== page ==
I predict that 2015 is going to be the year that chat apps play a key role for brands trying to reach Millennials.
Think about it. On established social media channels like Facebook, Twitter, Instagram and YouTube, Millennials can only be themselves to a certain degree. They have to constantly be aware of who they might offend — parents, teachers, employers, etc.—with even the most seemingly innocuous post. This is precisely the space that chat apps can claim. They are the new social refuge, a place where restrictions and filters can come off and where users can let loose with silly, crazy, irreverent posts that they can share with a select group of friends (versus anyone and everyone who can view their page).
As great as this sounds, many brands are wondering if it’s worth the extra time and capital to dive into yet another social platform. It is. The numbers speak for themselves.
The volume of chat app users is staggering. WhatsApp surpassed 600 million monthly active users in August 2014. Line reached 500 million monthly active users in late 2013. And WeChat has more than 470 million monthly active users today. To really drive the point home, consider the fact that Twitter has fewer than 300 million active monthly users. Every brand worth its salt is on Twitter. And check this stat out regarding Snapchat, which boasts a meager (H) 100 million+ active users: According to ClickZ, “50% of smartphone [owners] between the ages of 18 and 24 use the Snapchat app, as do 20% of consumers between the ages of 25 and 34.” This kind of market saturation with the coveted Millennial generation — by just one of the many chat apps out there, no less — is brand gold.
In short, chat apps are blowing up among Millennials, and this highly lucrative consumer group is using them to share everything they would on a traditional social network. For instance, after Facebook purchased WhatsApp in early 2014, it created a share button that brands could add to their mobile iOS sites. By May, both BuzzFeed and sites like USA Today’s viral sports site FTW saw WhatsApp shares rapidly exceed the number of shares on Twitter. People will digitally share puppy listicles and game-clinching sports plays anywhere they can.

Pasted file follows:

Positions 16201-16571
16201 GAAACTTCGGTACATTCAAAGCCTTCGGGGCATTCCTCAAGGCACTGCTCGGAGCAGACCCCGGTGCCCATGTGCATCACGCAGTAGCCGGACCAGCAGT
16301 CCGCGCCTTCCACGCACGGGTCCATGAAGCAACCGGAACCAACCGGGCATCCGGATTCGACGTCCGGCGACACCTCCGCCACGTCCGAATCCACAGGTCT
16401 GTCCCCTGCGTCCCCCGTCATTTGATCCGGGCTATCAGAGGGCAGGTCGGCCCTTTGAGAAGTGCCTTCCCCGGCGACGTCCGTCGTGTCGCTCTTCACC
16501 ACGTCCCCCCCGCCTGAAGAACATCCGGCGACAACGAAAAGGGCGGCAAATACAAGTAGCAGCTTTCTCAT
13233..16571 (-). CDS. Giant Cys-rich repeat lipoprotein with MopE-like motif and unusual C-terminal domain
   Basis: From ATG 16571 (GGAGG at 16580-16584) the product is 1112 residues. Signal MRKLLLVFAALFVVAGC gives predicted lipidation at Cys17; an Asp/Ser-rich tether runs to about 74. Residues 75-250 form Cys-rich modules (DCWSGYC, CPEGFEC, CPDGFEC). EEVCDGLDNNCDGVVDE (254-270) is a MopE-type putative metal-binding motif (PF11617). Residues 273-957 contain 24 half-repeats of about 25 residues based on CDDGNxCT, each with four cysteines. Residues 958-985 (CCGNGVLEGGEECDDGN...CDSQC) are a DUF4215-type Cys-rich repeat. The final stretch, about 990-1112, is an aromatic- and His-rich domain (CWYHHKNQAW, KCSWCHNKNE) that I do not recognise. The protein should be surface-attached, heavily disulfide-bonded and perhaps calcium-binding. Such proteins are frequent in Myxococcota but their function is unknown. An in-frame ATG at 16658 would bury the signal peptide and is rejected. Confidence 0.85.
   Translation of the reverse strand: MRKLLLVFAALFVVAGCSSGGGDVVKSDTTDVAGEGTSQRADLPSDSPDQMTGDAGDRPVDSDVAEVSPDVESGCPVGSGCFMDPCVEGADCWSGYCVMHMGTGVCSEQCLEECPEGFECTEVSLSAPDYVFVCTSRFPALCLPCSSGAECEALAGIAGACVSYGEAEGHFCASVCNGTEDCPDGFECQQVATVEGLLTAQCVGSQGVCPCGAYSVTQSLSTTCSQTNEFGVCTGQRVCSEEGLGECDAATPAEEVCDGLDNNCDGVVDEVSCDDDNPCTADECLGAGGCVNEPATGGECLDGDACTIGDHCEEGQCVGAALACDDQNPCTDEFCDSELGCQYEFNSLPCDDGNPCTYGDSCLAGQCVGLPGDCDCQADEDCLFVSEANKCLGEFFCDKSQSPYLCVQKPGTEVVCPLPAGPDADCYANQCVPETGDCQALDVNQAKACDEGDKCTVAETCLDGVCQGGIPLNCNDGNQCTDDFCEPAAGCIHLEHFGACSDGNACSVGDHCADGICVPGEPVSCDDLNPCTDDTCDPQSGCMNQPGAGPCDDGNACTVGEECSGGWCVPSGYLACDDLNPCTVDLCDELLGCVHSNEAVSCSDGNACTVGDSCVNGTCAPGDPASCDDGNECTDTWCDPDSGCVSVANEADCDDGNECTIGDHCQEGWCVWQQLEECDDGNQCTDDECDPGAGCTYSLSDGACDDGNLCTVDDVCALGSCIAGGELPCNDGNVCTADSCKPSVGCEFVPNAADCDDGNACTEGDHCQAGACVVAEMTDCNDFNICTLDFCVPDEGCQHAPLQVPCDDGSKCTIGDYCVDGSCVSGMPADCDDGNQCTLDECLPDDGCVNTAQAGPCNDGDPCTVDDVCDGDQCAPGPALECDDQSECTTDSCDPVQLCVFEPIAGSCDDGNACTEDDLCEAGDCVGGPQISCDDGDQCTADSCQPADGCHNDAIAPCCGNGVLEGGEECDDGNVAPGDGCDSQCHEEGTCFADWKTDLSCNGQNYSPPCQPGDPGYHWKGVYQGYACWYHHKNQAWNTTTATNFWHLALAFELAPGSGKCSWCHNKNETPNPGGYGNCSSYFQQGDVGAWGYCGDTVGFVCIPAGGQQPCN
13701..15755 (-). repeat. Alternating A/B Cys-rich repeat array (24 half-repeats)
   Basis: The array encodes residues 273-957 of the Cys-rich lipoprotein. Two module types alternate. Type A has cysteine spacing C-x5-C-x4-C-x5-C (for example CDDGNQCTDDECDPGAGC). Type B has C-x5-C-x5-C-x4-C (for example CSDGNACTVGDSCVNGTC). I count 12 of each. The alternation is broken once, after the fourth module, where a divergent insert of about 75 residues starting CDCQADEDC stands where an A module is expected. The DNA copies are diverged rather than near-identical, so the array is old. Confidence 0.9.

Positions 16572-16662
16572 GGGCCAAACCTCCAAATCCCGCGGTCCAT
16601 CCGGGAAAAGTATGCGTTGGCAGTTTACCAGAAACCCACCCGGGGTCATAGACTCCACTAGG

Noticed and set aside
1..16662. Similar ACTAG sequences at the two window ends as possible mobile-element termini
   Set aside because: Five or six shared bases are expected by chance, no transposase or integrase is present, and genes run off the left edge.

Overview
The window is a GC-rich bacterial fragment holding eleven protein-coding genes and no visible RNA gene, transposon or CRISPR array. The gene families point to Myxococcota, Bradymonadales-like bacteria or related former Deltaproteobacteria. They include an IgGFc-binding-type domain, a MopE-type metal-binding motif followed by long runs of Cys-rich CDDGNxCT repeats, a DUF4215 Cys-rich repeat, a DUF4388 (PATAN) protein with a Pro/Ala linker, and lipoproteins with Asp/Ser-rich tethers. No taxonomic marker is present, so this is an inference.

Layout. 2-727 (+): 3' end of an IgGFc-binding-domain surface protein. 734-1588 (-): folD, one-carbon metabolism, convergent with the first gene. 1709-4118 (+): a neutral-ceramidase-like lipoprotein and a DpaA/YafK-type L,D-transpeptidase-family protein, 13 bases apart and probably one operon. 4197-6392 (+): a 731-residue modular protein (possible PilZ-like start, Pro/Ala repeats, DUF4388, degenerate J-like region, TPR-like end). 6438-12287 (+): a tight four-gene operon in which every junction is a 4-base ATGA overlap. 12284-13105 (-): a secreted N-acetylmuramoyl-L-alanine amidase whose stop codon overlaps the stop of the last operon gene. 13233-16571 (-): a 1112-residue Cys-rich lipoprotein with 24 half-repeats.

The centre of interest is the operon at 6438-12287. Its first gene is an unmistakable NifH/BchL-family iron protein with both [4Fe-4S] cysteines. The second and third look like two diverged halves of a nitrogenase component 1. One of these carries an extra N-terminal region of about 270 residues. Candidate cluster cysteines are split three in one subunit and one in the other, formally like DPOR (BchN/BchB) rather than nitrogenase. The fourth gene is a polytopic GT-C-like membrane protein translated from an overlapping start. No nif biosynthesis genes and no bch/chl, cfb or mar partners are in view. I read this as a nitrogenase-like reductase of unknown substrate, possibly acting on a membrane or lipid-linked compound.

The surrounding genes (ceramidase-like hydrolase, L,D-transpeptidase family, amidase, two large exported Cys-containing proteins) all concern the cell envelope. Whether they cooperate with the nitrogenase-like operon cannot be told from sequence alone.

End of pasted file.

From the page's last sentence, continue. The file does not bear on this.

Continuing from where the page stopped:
Brands can’t afford to miss out on this opportunity. Many of the smart ones have already dipped their toes in the water. GE shares its feats of invention and encourages an interest in science on its Snapchat account. Oreo invited families to play together via its emoji canvas on WeChat and then print out the stickers they created. One Direction had a roaring success on Kik with its “ID Kik Card,” which allowed fans to access exclusive content, connect with fellow Directioners and purchase the album in one app. Not only are chat apps yet another platform on which to reach people, but they also allow brands to have more intimate, one-to-one conversations with consumers. Mass media simply can’t forge a connection or relationship quite this personal, meaningful or strong.
Right now, the main shortcoming of chat apps is the lack of data about traffic. Brands and media publishers are only able to measure the number of clicks, versus how many people see the links shared (if it’s a message to one person or a group of people), and manually shared copy-and-pasted links, etc. While this is currently chalked up to “dark social” traffic — i.e., traffic without actual referral data — there’s a good chance in a few years’ time that traffic will be trackable, which makes it imperative that publishers and brands get their chat app strategies together now.
Despite the lack of apparent data and the relatively uncharted waters of chat apps, brands would be wise to jump right in. A willingness to experiment — to try and learn what works to connect with Millennials on these new social platforms — is all that’s required to potentially stand out among the brands in these spaces. So what do you say? Wanna chat?